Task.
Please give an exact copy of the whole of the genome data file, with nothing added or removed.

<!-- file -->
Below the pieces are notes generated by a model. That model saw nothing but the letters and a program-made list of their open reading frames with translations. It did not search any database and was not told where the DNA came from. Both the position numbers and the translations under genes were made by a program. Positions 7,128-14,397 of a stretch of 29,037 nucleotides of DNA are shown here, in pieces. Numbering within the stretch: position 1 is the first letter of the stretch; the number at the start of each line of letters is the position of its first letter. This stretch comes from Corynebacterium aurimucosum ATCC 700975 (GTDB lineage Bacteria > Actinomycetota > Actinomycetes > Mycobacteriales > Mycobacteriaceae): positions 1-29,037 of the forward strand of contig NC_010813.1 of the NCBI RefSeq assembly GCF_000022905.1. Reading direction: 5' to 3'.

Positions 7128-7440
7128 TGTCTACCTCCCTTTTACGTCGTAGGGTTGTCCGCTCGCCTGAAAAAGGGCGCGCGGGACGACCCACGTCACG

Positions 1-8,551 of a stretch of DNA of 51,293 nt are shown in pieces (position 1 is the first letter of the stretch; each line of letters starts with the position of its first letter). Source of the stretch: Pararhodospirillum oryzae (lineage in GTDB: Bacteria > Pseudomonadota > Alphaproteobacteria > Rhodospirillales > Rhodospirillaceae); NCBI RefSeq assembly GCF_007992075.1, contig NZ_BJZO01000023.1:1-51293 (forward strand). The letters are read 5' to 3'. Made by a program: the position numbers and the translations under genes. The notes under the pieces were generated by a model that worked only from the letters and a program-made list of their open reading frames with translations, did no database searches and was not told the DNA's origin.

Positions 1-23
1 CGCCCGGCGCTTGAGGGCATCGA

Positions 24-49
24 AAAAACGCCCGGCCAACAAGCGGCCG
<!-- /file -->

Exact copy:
Below the pieces are notes generated by a model. That model saw nothing but the letters and a program-made list of their open reading frames with translations. It did not search any database and was not told where the DNA came from. Both the position numbers and the translations under genes were made by a program. Positions 7,128-14,397 of a stretch of 29,037 nucleotides of DNA are shown here, in pieces. Numbering within the stretch: position 1 is the first letter of the stretch; the number at the start of each line of letters is the position of its first letter. This stretch comes from Corynebacterium aurimucosum ATCC 700975 (GTDB lineage Bacteria > Actinomycetota > Actinomycetes > Mycobacteriales > Mycobacteriaceae): positions 1-29,037 of the forward strand of contig NC_010813.1 of the NCBI RefSeq assembly GCF_000022905.1. Reading direction: 5' to 3'.

Positions 7128-7440
7128 TGTCTACCTCCCTTTTACGTCGTAGGGTTGTCCGCTCGCCTGAAAAAGGGCGCGCGGGACGACCCACGTCACG

Positions 1-8,551 of a stretch of DNA of 51,293 nt are shown in pieces (position 1 is the first letter of the stretch; each line of letters starts with the position of its first letter). Source of the stretch: Pararhodospirillum oryzae (lineage in GTDB: Bacteria > Pseudomonadota > Alphaproteobacteria > Rhodospirillales > Rhodospirillaceae); NCBI RefSeq assembly GCF_007992075.1, contig NZ_BJZO01000023.1:1-51293 (forward strand). The letters are read 5' to 3'. Made by a program: the position numbers and the translations under genes. The notes under the pieces were generated by a model that worked only from the letters and a program-made list of their open reading frames with translations, did no database searches and was not told the DNA's origin.

Positions 1-23
1 CGCCCGGCGCTTGAGGGCATCGA

Positions 24-49
24 AAAAACGCCCGGCCAACAAGCGGCCG